Yesterday was a special day. We were invited to Bristol’s factory to have an up close look at the Bristol Bullet concept car and a collection of Bristols from the past!
To give a brief history lesson, Bristol was founded in 1945 but had began well before when, to provide immediate employment for its considerable workforce after the end of WWI, the Bristol Aeroplane Company undertook the manufacture of a light car called the Bristol Monocar as well as the construction of car bodies for Armstrong Siddeley and bus bodies for their sister company, Bristol Tramways.
Bristol bounced around and changed ownership quite a few times while remaining a low production manufacturer for it’s whole history, before going into administration in 2011. The company was then bought by Kamkorp, also known as Frazer-Nash Research Ltd, who are the people responsable for the beautiful Bristol Bullet that we were lucky to come see in person.
[…]this car was designed as a homage of the Bristol 405 Drophead coupé […]
Now’s the interesting part where we get to talk about this stunning open-top that we have before our eyes. On the looks side of things, this car was designed as a homage of the Bristol 405 Drophead coupé by taking some of the design cues of the classic roadster. They’ve managed to retain a distinct Bristol look and feel to the car while adding enough modern elements to make it look at it’s place on our 21st century roads.
As befitting of their aerospace heritage, Bristol models traditionally were manufactured from aluminium. However, as aerospace has moved on, so has Bristol Cars. Much like the newest aircraft, the body of the Bullet is manufactured from bespoke carbon fibre composites to achieve high strength, rigidity and a low weight of just 1’130kg. Where metals are used, high-grade aluminium is preferred while only the roll-hoop structure is manufactured from high strength steel.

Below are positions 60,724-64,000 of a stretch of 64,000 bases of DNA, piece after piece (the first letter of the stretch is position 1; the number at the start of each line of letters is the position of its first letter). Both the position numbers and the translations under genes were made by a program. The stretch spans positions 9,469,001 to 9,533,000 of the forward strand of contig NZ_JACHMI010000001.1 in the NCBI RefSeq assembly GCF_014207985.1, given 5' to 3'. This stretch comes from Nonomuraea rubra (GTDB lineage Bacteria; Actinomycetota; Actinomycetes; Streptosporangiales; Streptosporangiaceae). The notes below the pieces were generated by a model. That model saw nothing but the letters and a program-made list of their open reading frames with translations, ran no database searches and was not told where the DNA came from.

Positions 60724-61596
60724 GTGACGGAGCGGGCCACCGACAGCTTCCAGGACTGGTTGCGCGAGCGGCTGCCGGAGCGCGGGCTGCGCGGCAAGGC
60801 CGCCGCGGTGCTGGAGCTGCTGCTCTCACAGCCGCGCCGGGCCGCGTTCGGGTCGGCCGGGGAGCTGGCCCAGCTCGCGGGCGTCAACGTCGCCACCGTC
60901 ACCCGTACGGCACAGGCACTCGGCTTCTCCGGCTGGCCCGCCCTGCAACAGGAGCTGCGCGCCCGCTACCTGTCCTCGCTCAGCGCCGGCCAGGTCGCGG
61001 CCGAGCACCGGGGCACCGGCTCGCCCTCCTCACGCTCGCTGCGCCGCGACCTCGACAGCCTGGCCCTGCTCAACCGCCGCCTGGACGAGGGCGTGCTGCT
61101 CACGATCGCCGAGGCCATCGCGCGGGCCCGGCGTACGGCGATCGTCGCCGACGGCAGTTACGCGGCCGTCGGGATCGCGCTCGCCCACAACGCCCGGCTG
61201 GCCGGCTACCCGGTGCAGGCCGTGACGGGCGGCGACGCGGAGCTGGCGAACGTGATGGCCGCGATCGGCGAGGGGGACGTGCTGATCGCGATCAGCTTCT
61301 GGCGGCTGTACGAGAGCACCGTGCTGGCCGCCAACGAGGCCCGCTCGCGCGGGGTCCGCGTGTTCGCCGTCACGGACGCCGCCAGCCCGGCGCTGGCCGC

Under the hood is a BMW-manufactured 4.8L naturally aspirated V8 engine developing 370BHP and 490NM of torque from either a 6-speed manual or 6-speed automatic gearbox. According to the manufacturer, this should allow the Bullet to reach 100km/h in just 3.8 seconds with a top speed of 250km/h.
On the interior, the Bullet’s instrument binnacle references classic Bristol’s of the past, taking inspiration from the 404, 405, and original Bullet. Everything is hand-stitched in the finest hides offering a beautiful view from the cockpit and a confortable ride which should be ideal for long weekend rides.
All in all, we are happy to see Bristol trying a comeback, especially with a car this amazing which also aims to celebrate 70 years of the history of the brand. We are now impatient for production to launch on this model so that we can go and see if the reality is as pleasant as the stories!
If you want to see more shots of our visit and the car, have a look at our Facebook page to see our full album by clicking HERE and don’t forget to follow us on Instagram, Youtube and Facebook to keep up with our next adventures!
Leave A Comment